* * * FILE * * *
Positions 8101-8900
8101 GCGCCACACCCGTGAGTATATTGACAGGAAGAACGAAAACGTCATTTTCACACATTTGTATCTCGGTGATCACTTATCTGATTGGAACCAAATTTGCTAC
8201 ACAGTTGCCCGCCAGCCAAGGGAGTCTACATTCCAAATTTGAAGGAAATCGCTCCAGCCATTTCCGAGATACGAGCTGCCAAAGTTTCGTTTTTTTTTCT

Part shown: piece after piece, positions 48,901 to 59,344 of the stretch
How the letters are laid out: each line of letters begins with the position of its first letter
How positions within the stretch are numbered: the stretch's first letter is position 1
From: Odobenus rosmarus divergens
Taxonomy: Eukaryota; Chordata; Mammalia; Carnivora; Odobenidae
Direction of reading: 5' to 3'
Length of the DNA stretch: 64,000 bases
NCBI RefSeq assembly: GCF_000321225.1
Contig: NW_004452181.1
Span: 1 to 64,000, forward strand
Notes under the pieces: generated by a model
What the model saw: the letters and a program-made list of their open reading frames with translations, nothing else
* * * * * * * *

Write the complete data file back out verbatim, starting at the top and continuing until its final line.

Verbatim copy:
Positions 8101-8900
8101 GCGCCACACCCGTGAGTATATTGACAGGAAGAACGAAAACGTCATTTTCACACATTTGTATCTCGGTGATCACTTATCTGATTGGAACCAAATTTGCTAC
8201 ACAGTTGCCCGCCAGCCAAGGGAGTCTACATTCCAAATTTGAAGGAAATCGCTCCAGCCATTTCCGAGATACGAGCTGCCAAAGTTTCGTTTTTTTTTCT

Part shown: piece after piece, positions 48,901 to 59,344 of the stretch
How the letters are laid out: each line of letters begins with the position of its first letter
How positions within the stretch are numbered: the stretch's first letter is position 1
From: Odobenus rosmarus divergens
Taxonomy: Eukaryota; Chordata; Mammalia; Carnivora; Odobenidae
Direction of reading: 5' to 3'
Length of the DNA stretch: 64,000 bases
NCBI RefSeq assembly: GCF_000321225.1
Contig: NW_004452181.1
Span: 1 to 64,000, forward strand
Notes under the pieces: generated by a model
What the model saw: the letters and a program-made list of their open reading frames with translations, nothing else